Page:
Scotland’s history is not just important to our nation’s culture, but is increasingly significant in terms of our tourist offer. The international interest in the likes of the “Outlander” books and TV series have drawn substantial numbers of new visitors to Scotland, with a focus on exploring our history. Stirling businesses can only benefit from having a new development within the city which is likely to attract history lovers from home and abroad.’
Lauren Grant became a Trustee in 2017, and is a qualified solicitor. Previously working within the legal team at Stirling Council, Lauren was responsible for various types of work in relation to Trusts governed by the Council. Past charitable work includes as Secretary on two Trusts set up following the Dunblane tragedy. Lauren says:
I am delighted to support this Trust to highlight Stirling’s rich history through improved interpretation of the Battle of Stirling Bridge and specifically the co-commandership of Andrew de Moray and William Wallace. I believe the history of the Stirling Bridge area should be further recognised and that the Guardians of Scotland Trust’s work will only enhance Stirling’s cultural offer to the national and international pubic by re-telling the story of two pivotal characters in Scotland’s development.
Current artwork designs and new lighting proposed for Stirling Bridge are an unprecedented offer to Stirling and its ever-expanding communities. This project will collectively act to inform and offer new opportunity to both residents and tourists. It also holds promise to help create employment in the heritage-tourism sector, potentially inspiring new business development, which in turn supports and highlights Stirling’s important place in Scottish history. The ongoing work of the Trust has the potential to bring many benefits, including to future generations.
John Drummond Moray became a Trustee in 2018, following earlier term as a Patron. John is directly related to Andrew de Moray and has, since a teenager, been very interested in his Moray ancestry. The Abercairny (home of the Moray family, for over 700 years), Latin Charters, describe them as ‘de Moravia’, meaning from Moray. John has thus, long supported any initiative for improved commemoration of his ancestor at Stirling Bridge and on the 700th anniversary of the Battle, planted, what is now a large tree, beside the bridge. John has made invaluable contribution to the Trust on historic aspects of their work and for a project he agrees is long overdue. John also lends his former professional expertise to Trust planning; after working for UK, American and Japanese Institutions, in the US and the UK, John established Scotland’s first international capital market operation in George Street, Edinburgh. Following this period, he ran a number of international businesses.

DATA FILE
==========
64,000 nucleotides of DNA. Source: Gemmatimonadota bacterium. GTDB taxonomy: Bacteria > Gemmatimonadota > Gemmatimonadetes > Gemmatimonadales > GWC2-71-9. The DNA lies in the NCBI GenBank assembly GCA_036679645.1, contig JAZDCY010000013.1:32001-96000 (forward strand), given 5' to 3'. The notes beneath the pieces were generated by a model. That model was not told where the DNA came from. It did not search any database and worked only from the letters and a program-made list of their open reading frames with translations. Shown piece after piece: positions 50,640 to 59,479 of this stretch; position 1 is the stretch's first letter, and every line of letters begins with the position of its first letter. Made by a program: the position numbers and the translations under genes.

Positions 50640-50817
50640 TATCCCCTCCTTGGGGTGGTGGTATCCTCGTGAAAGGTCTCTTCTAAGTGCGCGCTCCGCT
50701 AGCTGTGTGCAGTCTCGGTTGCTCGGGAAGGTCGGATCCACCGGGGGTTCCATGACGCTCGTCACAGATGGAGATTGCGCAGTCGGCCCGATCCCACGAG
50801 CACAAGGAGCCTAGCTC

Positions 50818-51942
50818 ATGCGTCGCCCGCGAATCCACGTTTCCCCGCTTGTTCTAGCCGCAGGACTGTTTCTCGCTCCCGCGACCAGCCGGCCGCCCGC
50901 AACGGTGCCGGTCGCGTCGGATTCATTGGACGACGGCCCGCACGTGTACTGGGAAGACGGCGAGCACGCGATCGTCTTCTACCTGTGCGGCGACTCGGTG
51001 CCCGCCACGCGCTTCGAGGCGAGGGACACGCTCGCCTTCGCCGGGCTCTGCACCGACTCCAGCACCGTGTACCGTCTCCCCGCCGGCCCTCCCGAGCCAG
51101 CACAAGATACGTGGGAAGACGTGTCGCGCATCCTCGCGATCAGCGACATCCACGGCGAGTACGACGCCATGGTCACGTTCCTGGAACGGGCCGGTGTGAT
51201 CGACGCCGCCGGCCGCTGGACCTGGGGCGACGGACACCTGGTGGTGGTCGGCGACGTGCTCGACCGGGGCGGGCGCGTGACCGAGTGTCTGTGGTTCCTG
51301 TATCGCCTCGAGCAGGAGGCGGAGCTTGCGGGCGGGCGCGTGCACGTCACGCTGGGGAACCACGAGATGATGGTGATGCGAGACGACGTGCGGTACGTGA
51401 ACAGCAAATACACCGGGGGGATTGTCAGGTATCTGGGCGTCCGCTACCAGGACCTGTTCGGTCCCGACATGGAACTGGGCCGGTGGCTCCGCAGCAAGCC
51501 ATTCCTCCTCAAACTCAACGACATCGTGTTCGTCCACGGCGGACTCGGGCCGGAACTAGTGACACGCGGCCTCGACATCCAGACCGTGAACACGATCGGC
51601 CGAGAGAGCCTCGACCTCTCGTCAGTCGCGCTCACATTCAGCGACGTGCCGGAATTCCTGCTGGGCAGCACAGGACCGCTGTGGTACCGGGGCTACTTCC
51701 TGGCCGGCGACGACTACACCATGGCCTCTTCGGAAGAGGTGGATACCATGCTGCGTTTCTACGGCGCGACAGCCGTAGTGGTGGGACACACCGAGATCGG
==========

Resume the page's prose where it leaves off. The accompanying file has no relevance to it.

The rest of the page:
‘The feat of arms achieved by Andrew Moray and William Wallace at the Battle of Stirling Bridge, 1297, was the first great victory achieved by the Scots in the Wars of Independence. Although Moray is perceived as being younger than Wallace, following his imprisonment in 1296 after the Battle of Dunbar, Moray escaped from Chester Castle, and proceeded to rally the north; while Wallace did the same in the south. Today’s, historians recognise that Moray, and his patrimony were located both in the north and in the south of Scotland, (i.e. Ormond Castle on the Black Isle, Bothwell and Dumsagard Castles near Glasgow), and arguably, as his father was the Justiciar, (Chief Law Officer of the North), Moray was in essence, the senior of the two patriots. Although Moray was to die of wounds he received at the Battle of Stirling Bridge, before his death, he was cosignatory with Wallace of a historic trade agreement between Scotland and The Hanseatic League in Lubeck, and this is manifested in a Latin Charter which places ‘Andreas de Moravia’ first.
I believe a joint statue of Moray and Wallace would go a long way to rehabilitate Moray who has hitherto been written out of history. Importantly, this project will not only contribute to the education of residents and visitors, it will also help create an increasingly vibrant tourist industry in a much greater catchment than the immediate area of Stirling’.
‘The commemoration of the victory of both William Wallace and Andrew de Moray at the Battle of Stirling Bridge will provide a visual act of remembrance on the site itself which is long overdue. This is an exciting project and I look forward to the inception of this new work.’
Allan MacInnes Professor of Early Modern History at the University of Strathclyde